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    I don't think most people are even in a position to judge S&C coaches, or even identify. I'd have a hard time answering this question because I'm unfamiliar with most of the top ones in the country. Bommarito (Jake's answer) is one, and I've read up a bit on Cal Dietz after one of our lifters tried to incorporates aspects of triphasic training into his programming, and Louie Simmons is one of the rare coaches in powerlifting who has had success preparing other athletes for other sports, but otherwise it's not something that I know too much about. If I were to judge, whether it be for coaches in my discipline or just "general S&C" coaches, I'd judge them primarily on the athletes they've produced (and the improvements they've made for said athletes), secondarily on the original contributions they've made to their field, and I'd probably also consider their credentials (be it certifications or publications) and their own athletic background. But the one common denominator among great coaches seems to be that they are able to solve the hardest problem in training, which is taking high-level athletes, who are already performing at a high level, and further increase performance.

    For powerlifting, I named Josh Bryant because he has a proven history of taking 550- and 600-lb. benchers and turning them into 650- or near-700-lb. benchers, which is the sort of feat that only great strength coaches can accomplish with any consistency.
     
  7. Eric Brown

    Eric Brown Crusty old bastard

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    Keo, great comment. Surprise, you are easily one of the best posters on the site.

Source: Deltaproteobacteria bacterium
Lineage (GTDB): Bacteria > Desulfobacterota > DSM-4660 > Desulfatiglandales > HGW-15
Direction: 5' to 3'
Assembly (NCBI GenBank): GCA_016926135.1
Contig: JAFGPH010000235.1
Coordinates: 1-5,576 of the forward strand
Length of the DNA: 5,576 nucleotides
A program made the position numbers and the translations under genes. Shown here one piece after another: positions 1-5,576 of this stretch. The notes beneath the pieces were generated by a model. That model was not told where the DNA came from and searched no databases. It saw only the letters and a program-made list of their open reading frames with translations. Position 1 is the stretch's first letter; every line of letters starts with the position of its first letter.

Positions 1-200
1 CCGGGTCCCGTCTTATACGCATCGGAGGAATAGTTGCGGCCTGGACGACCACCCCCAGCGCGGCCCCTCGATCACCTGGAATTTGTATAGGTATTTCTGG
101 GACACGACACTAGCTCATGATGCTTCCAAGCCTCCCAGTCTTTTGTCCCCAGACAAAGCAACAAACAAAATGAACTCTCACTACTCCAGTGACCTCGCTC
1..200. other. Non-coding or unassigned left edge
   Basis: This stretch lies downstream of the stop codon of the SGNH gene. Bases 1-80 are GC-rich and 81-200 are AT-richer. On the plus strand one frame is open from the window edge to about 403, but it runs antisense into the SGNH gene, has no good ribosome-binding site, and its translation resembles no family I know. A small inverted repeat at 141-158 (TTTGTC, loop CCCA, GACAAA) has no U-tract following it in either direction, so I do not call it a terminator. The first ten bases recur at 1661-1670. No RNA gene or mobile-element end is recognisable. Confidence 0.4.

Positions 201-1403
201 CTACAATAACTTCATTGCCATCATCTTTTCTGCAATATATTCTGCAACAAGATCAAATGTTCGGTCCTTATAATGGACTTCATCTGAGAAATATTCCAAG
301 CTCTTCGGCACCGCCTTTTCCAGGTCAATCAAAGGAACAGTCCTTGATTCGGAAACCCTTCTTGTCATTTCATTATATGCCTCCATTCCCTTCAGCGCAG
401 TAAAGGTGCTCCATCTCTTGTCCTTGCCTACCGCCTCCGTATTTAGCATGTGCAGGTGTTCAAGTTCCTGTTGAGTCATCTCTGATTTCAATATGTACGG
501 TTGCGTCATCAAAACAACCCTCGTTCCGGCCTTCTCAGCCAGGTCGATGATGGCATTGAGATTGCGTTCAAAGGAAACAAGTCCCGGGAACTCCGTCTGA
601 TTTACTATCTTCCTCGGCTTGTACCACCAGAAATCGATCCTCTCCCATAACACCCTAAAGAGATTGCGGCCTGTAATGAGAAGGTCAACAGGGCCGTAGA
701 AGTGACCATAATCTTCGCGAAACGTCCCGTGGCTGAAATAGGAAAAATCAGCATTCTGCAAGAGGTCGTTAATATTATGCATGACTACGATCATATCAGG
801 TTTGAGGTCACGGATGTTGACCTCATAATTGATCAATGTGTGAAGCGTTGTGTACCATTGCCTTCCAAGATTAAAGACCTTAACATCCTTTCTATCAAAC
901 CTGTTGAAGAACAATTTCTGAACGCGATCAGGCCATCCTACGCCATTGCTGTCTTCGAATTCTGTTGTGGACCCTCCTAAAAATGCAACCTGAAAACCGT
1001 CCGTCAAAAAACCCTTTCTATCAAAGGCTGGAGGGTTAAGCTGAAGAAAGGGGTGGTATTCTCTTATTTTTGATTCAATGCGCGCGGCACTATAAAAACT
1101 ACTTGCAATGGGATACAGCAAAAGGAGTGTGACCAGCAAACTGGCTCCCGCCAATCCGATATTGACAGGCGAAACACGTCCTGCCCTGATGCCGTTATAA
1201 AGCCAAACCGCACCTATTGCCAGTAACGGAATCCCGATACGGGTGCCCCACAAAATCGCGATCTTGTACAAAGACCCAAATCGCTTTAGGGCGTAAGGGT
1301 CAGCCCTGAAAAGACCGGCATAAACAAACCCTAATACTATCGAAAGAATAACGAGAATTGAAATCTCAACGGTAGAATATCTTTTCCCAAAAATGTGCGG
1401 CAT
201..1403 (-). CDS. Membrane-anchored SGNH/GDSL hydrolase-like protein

Things I look for:

    1. Implements sound training principles.

    2. Reduce injury rate or down time secondary to injury.

    3. Works well with the other members of the coaching team.

    4. Has a long history of producing healthy, successful athletes.

    5. Athletes show improvement in sport performance.

    These would be top five for me, and are evaluated in comparison to the preceding coach.
     
  8. spiderguardman

    spiderguardman Double Yellow Card Double Yellow Card

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    Whats the overall opinion on mike boyle?

    I know he gets alot of shit for not using much deadlifts or back squats in his programming.
    But i have some of his books and seminars and he seems to be very very knowledgable.
     
  9. Tosa

    Tosa Red Belt

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    He's a physiotherapist that decided that makes him a strength coach, too.
     
  10. selfcritical

    selfcritical Brown Belt

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    I'll be Mike Boyle

    Step 1: Hockey Players should never do any aerobic work

    Step 2: Release document on physical preparation of Hockey players

    Step 3: Have the primary method of energy system development be tempo intervals, which are an aerobic method.


    Also, last time i watched an interview of his, he still used deadlifts and trap bar deadlifts in programming
     
  11. Jake Pudenz

    Jake Pudenz Green Belt Professional Fighter

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    Trap bar deadlifts, yet. Deadlifts, no.